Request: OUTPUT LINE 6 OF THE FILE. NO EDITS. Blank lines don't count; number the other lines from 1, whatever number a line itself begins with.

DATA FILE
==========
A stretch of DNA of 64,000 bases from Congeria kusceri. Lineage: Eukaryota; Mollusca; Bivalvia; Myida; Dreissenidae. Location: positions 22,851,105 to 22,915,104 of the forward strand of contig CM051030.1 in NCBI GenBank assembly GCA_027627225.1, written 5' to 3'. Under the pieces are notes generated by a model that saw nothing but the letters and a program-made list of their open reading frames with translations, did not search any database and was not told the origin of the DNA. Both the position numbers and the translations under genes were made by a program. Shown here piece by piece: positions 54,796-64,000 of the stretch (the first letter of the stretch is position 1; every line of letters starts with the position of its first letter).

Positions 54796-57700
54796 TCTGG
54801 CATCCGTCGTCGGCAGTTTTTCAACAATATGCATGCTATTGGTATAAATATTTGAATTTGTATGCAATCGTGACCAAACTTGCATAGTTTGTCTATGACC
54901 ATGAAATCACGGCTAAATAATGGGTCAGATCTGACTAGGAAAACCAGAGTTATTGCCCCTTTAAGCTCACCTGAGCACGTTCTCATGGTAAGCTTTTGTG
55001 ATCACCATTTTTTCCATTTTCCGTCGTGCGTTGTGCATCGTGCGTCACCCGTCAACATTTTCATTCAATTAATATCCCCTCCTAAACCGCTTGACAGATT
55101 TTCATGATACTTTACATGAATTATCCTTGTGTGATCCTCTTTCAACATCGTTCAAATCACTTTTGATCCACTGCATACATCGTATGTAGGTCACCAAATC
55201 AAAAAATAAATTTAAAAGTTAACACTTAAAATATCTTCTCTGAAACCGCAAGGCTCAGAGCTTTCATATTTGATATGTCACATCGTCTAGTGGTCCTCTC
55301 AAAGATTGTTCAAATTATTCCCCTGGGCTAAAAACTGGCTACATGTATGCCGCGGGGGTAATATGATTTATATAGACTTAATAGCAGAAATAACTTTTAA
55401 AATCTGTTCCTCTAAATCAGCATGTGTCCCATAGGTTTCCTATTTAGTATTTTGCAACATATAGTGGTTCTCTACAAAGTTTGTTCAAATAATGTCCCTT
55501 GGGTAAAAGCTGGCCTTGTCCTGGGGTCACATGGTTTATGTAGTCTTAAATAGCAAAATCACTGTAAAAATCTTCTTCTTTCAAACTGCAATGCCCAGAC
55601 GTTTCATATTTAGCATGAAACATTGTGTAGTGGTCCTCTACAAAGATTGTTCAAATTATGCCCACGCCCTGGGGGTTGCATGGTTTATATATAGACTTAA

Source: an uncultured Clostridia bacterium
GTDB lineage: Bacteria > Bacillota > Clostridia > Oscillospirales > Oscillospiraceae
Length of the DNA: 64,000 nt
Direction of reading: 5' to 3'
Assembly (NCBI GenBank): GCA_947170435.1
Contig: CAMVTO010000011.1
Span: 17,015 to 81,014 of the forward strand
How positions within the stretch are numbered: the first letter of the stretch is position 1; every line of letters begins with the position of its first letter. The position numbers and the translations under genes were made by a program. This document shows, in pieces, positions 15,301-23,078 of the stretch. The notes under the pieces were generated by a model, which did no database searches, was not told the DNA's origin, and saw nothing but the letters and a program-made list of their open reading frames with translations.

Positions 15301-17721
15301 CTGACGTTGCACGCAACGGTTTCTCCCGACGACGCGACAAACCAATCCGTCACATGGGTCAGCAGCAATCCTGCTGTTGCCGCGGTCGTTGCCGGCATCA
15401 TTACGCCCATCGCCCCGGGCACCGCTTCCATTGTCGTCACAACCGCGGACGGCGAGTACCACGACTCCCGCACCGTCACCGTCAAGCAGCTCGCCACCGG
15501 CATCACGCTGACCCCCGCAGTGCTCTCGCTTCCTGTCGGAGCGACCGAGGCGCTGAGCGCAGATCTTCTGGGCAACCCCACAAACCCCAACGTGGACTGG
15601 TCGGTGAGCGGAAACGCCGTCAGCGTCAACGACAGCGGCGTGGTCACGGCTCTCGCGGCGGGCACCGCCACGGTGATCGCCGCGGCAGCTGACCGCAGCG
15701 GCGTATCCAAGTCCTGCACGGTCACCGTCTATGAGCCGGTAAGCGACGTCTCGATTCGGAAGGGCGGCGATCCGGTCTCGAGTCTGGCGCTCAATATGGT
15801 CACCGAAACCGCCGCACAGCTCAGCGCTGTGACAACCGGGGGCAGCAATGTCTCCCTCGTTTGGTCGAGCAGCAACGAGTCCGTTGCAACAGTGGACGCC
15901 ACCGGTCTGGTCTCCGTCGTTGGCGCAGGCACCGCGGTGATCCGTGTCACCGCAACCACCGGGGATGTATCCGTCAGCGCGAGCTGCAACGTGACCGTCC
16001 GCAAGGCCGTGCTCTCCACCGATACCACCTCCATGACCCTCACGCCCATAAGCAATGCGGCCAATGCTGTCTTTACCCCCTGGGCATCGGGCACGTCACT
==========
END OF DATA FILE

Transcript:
55001 ATCACCATTTTTTCCATTTTCCGTCGTGCGTTGTGCATCGTGCGTCACCCGTCAACATTTTCATTCAATTAATATCCCCTCCTAAACCGCTTGACAGATT